This summer I took my parents to Ireland on their dream trip, and little did I know that it would quickly turn into my dream trip too. What a delightful surprise!
It didn’t take long for the charming towns, cute houses, quaint countrysides and beautiful landscapes to win me over. I mean, Ireland had everything I didn’t know I wanted!
From adorable seaside towns to lovely B&B’s to old houses (not in Paris) covered in vines to charming cafes where you can squirrel away in on a rainy day, Ireland has no shortage of charming locals and haunts. I have found the more and more I travel over the years, the more I look out for places that feel comfortable and homey, places I almost could imagine myself living in. Now who do I have to marry to get a castle in Ireland?
Oh and I’m saving Northern Ireland for another day because I have too much to say on it to fit it in here too.
Here are my picks for the 12 most charming spots to visit in Ireland – enjoy!
Cobh was a happy surprise, and it turned out to be one of the most charming spots on my trip to Ireland. It wasn’t a place I was planning to visit or was even on my radar. I was staying nearby outside Kinsale with my family, and was looking for a nice place to visit for sunrise, saw it on the map, and thought,hey, I’d give it a shot.
The seaside town of Cobh (pronounced ‘Cove’), is pretty much the cutest place ever, full of bright colors and charm. The last port of call for the Titanic, it oozes charm, especially in the early morning before anyone else is awake.
If you want it all, the setting, the history, the charm, check out Cobh.
2. Muckross House in Killarney
Killarney is definitely really well-known on the Irish tourist trail, something that I usually give a miss on when I’m on the road, preferring to get a little more off the beaten path. And while we skipped staying here on this trip, I really wanted to show my parents the Muckross House and Gardens because I knew they’d really enjoy it.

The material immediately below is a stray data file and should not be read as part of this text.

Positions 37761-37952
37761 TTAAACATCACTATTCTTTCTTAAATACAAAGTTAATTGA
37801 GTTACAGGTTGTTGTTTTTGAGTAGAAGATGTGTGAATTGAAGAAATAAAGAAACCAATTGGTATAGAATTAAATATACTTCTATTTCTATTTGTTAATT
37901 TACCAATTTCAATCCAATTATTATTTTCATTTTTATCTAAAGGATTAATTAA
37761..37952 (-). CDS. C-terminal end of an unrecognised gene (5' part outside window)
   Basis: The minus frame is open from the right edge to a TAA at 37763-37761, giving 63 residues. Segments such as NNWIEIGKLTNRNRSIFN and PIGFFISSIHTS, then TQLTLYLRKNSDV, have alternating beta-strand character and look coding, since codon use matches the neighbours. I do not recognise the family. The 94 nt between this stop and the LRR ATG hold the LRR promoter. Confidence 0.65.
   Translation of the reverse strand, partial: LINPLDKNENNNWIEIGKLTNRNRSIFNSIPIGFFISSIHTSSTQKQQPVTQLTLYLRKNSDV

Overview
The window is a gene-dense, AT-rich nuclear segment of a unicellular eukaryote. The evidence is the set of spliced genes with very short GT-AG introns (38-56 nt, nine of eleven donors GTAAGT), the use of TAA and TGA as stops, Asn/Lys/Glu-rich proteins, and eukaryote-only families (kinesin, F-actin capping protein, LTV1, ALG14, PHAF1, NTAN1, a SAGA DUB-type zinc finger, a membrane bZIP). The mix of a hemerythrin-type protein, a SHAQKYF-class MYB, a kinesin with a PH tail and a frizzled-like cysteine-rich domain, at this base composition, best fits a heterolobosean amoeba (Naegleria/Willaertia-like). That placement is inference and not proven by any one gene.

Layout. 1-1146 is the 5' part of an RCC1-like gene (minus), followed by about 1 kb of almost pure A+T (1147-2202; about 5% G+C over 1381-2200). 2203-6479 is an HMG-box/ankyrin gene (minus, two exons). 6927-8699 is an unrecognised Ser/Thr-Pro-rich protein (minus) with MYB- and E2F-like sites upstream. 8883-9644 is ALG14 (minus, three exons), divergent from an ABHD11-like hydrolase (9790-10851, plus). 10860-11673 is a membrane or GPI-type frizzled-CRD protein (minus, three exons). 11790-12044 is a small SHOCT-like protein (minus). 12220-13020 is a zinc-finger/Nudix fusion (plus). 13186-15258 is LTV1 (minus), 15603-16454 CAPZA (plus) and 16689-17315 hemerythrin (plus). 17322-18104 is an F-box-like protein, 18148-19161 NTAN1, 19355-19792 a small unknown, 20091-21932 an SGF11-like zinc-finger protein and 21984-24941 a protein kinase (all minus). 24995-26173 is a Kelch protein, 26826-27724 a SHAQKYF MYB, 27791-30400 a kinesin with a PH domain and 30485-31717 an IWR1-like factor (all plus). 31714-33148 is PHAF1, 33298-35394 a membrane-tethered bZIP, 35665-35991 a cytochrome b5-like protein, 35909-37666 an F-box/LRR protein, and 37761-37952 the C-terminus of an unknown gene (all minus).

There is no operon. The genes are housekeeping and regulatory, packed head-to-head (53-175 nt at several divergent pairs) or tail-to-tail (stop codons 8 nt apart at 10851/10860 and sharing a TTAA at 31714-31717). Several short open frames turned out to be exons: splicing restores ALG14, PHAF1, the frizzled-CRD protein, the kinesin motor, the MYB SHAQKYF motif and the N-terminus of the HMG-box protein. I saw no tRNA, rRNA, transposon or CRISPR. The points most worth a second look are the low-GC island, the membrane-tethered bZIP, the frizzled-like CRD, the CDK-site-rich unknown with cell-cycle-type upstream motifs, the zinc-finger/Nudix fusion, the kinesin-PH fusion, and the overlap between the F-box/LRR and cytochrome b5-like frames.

Especially as you can get around in jaunting cars (horse and carriages) which was great for my older parents who aren’t really up for big walks and heavy adventures.
I actually liked Muckross so much I came back twice!
We spent my birthday in Kinsale, and it definitely was a great choice to ring in 29 years. A little town on the south coast of Ireland, it’s super cute and when I discovered the most adorable Airbnb in all of Ireland on my search for places to stay, I knew we’d have to come here.
Kinsale is full of quirky shops, cozy pubs, really REALLY good restaurants (Finns’ Table for my bday dinner – AMAZING), artsy corners, colorful streets and a lovely harbor.
Adorable Airbnb in Myrtleville outside Kinsale
4. Dingle Peninsula
What can I say about Dingle? Let’s start with delightful. Even though our day trip out to Dingle started off rocky (let’s say a 20 minute screaming fight with my parents in the tiny car – guys, traveling with your parents is SO HARD), it still ended up being one of my favorite places we visited – if only because Dingle is so damn cute!
Colorful buildings, moody atmosphere, fishing vibes, knit sweaters and little chocolate shops and cafes to hide away in, Dingle really had it all.
Definitely grab a coffee at Bean in Dingle, it was amazing!
5. Dunbrody House
Pretty much the main reason for choosing Ireland was that my parent’s are huge fans of Kevin Dundon, an Irish celebrity chef. They have been following him for years and he was a huge inspiration for getting them to travel, not me haha.
Oh the irony.
So we knew that we would want to stay at Dunbrody House, his luxury small hotel on the Hook Peninsula on the south coast of Ireland. It’s the kind of place where you want to curl up with a book and a pint all day. And lucky for us, my parents were even able to meet Kevin while we were there, a total dream come from true!